So it turns out that overnight trains aren’t too bad here! We travelled from Hanoi to Hue (pronounced hway) on one and the experience was fine. Luckily the beds were just the right size for someone of my stature (or lack thereof) and we’d had the foresight to buy silk sleeping sheets in Hanoi so didn’t have to brave the stained linen of the cabins.
Tom and I shared with a lovely Canadian couple from our tour group who didn’t snore, sleep walk or suffer night terrors- hurrah! We had already ordered meals to be delivered to the station from our tour guide’s friend’s restaurant which was lucky as the ‘restaurant’ on board wasn’t the cleanest. It was a bit awkward as the cabins really were pokey. They consisted of a narrow bunk on each side of the cabin with little to no standing room so four people trying to cramp around a tiny table with sloppy meals was a bit tricky. Still we survived and most of us managed to get some sleep.
Here’s the wee cabin in all its glory…
The only real issue was that the trains in Vietnam don’t slow to a stop like others, instead they slam on the brakes in a dramatic fashion so that you’re woken up every couple of hours or so. Still, our quarters were first class in comparison to all of the other carriages. Tom and I took a stroll to the front of the train to stretch our legs and saw some pretty grim sights. Bunks with three beds on each side so that you’d have to roll into them. Whole families lying underneath the hard wooden seats on nothing more than some news paper, trying to get some rest. Mucky food carts that sent foul smells throughout the rest of the train and bathroom conditions that made our flooded little toilet (that we shared with the whole carriage) look good – just to name a few. After our walk we felt very lucky to be where we were and it made me realise how accustomed we are to always having access to clean facilities and comfortable conditions. For some, it’s not an expectation at all.
Getting off the train, we were bombarded with a whole lot of street vendors who would yell out options to those on the train and pass meals through the windows. They smelt amazing and it reminded me of the women on rowboats in Halong Bay (minus the inflated prices). It seems that Vietnamese people are always sure to keep people fed, no matter where they are.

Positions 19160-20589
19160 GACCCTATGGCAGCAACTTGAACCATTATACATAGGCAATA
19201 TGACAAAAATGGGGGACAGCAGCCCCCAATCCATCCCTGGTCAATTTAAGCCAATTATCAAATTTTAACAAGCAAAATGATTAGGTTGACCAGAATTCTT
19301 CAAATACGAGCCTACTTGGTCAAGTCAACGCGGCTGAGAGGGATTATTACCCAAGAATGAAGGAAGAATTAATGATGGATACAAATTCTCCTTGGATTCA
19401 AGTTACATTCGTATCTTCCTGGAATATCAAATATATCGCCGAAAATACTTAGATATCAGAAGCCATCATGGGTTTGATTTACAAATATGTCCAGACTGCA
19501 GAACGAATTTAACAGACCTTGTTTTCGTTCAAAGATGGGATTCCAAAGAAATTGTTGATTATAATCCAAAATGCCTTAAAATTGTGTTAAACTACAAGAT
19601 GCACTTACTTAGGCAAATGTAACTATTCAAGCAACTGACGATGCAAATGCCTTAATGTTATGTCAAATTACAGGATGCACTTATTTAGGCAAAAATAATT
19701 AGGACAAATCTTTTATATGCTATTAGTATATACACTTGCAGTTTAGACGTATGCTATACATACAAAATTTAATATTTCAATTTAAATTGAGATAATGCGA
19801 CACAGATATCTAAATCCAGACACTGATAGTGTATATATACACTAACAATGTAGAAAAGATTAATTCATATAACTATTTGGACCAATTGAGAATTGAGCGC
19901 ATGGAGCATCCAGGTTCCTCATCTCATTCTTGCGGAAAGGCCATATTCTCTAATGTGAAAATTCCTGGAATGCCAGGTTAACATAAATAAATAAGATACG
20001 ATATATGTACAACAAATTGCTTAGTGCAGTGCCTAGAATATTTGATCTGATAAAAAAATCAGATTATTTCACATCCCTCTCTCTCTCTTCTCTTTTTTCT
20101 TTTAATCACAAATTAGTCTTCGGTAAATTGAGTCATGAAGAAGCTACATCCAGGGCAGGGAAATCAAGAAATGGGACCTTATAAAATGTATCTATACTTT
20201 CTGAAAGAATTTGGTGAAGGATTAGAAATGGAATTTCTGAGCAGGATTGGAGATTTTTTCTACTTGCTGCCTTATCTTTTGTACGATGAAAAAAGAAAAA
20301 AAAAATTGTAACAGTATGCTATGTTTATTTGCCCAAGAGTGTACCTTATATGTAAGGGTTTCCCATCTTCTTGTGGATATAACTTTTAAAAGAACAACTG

After the train, we had some time for a quick swim in the hotel pool and a bit of brekky before we headed off on a motorbike tour of Hue. This has definitely been one of the highlights of the trip for me. Jumping on the back of a bike was a bit daunting after witnessing the way people drive here but it is seriously the best feeling. My driver was a little man who I’m pretty sure could have zipped in and out of the hectic traffic blindfolded so I felt very safe. He seemed ok with me cuddling him for most of the day (the pink you can see is a Valentines rose our tour guide bought for Tom to give to me…ahh romance).
First stop was the biggest tourist attraction in town, the Citadel. Hue was once capital of Vietnam and this was where the King resided along with his 500 wives and 100 or so concubines according to our tour guide! Our guide turned out to be quite classic and was a very confident English speaker. So much so, that he found it necessary to throw in lots of cliché’ sayings that barely make sense to English speakers let alone someone using it as a second language. This was somewhat tiring after the third or fourth use of “you pay peanuts, you get monkeys” or was it “when the cats away…” – I can’t remember which. Still, he had a lot to offer and told some amazing stories about his family through the war time. He also felt the need to share his fertility problems with us. He and his wife had been married five months yet still had no children. This is not normal apparently so he was off to the doctor to check whether anything was wrong. He thought it may be due to the amount of tofu he eats – naturally (?!)